Thousands of people made homeless by Bangladesh's deadliest cyclone in 16 years scrambled for cover after rumors spread that a tsunami was about to hit the devastated coastline, officials and reporters said on Friday.

People squatting under the sky for a week after the cyclone killed thousands began running to and fro, looking for safe grounds on Thursday night to escape the unfounded tsunami, said a journalist in the coastal Barisal district.

No one knows who spread the false alarm, and why, that followed a rise in water levels at sea and rivers, journalist Aroop Talukder said.

Weather officials said it was just a normal high tide, but it scared traumatized cyclone survivors many of whom are still not getting any relief a week after the November 15 cyclone, due to horrendous logistical difficulties and the scale of devastation.

As the scare died down at dawn on Friday, thousands of people were seen lining up along highways waiting for relief trucks to come by, said Reuters cameraman Rafiqur Rahman in Swarankhola, an area badly mauled by the cyclone.

Men, women and children also crowded on the river banks and often ran into the water to grab food packets handed by government and private relief operators, he said on Friday.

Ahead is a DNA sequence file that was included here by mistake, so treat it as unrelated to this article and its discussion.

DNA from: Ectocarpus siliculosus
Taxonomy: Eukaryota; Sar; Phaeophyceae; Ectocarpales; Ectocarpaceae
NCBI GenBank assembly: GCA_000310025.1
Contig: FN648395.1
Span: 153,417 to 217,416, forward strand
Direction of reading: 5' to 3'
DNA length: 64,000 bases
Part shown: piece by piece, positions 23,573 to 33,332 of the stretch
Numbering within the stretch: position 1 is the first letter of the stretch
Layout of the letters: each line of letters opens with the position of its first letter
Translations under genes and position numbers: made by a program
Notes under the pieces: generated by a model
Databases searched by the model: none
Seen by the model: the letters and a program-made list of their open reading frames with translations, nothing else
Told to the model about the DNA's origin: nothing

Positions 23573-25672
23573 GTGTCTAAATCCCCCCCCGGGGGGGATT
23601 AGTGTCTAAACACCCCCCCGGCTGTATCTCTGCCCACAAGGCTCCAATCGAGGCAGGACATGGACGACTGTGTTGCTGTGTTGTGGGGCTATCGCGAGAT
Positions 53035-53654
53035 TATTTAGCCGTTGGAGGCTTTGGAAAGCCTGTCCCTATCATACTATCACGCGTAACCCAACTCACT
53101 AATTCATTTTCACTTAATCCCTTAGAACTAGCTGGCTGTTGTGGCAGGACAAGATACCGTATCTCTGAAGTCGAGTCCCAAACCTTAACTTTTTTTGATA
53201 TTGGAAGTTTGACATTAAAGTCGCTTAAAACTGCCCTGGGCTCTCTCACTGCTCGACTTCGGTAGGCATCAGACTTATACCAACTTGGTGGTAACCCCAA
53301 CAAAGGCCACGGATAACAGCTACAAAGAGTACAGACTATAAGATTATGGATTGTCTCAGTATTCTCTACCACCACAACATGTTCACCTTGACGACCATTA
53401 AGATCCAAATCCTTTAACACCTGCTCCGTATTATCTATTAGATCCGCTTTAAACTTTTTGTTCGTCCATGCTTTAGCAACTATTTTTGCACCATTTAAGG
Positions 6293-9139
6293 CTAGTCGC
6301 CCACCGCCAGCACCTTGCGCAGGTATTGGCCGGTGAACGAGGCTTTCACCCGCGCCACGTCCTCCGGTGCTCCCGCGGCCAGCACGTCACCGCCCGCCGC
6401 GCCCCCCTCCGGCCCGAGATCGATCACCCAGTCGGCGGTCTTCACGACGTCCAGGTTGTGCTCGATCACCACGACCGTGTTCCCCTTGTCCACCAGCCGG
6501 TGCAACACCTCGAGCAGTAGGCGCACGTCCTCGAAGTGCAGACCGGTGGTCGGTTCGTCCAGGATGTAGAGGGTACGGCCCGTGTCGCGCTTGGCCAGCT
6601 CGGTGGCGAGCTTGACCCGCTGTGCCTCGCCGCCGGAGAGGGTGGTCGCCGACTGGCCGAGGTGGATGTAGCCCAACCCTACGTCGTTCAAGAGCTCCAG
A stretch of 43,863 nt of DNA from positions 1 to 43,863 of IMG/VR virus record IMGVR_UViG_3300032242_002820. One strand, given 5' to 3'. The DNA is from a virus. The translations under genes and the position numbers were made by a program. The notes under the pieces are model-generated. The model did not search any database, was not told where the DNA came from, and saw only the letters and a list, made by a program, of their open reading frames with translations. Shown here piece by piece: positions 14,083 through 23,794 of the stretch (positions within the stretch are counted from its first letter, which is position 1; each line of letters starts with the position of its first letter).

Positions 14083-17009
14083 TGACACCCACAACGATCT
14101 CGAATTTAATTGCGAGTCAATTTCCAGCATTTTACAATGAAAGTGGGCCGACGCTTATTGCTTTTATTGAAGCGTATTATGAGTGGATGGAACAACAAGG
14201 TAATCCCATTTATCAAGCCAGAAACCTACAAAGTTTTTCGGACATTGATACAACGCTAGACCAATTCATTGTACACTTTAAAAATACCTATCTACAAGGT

Cyclone Sidr killed around 3,500 people and left thousands injured or missing, officials said. In some areas, the survivors were still retrieving human and animal corpses, they said.

Another 2 million people have been displaced, officials and aid workers say.


A massive military-led relief operation is under way to provide food, medicine, clothes, blankets and safe water to survivors that has been pouring in from all over the world.

Countries, institutions and charities have offered $200 million in aid so far.

Survivors are collecting whatever they can from their devastated homes to build shelters, especially to protect them from early winter cold and fog, adding to their misery from hunger and disease.

Bangladesh's army-backed interim government said two U.S. C-130 cargoes planes will help the Bangladesh air force deliver supplies to remote areas in a day or two, and two U.S. Navy ships carrying helicopters and marines will arrive over the weekend.

We are about to mount a very big and well-coordinated relief effort shortly, said one disaster management official.

Cyclone Sidr was the strongest since a 1991 cyclone killed around 143,000 people.

Officials and experts say a much better cyclone preparedness and advance warning system helped save thousands of lives this time.

As responses to disasters have improved, and as some shelter infrastructure has been put in place, death tolls have become smaller, said Xian Zhu, World Bank Country Director in Bangladesh. But Bangladesh remains extremely vulnerable, the more so as climate change adds to its burden,

Preliminary estimates show more than 5 million people in 30 districts were affected by the storm. Half of them need life-saving emergency assistance for the next two to three months, said Elisabeth Byrs, spokeswoman of the U.N. Office for the Coordination of Humanitarian Affairs (OCHA).

(Additional reporting by Ruma Paul; Editing by Bill Tarrant)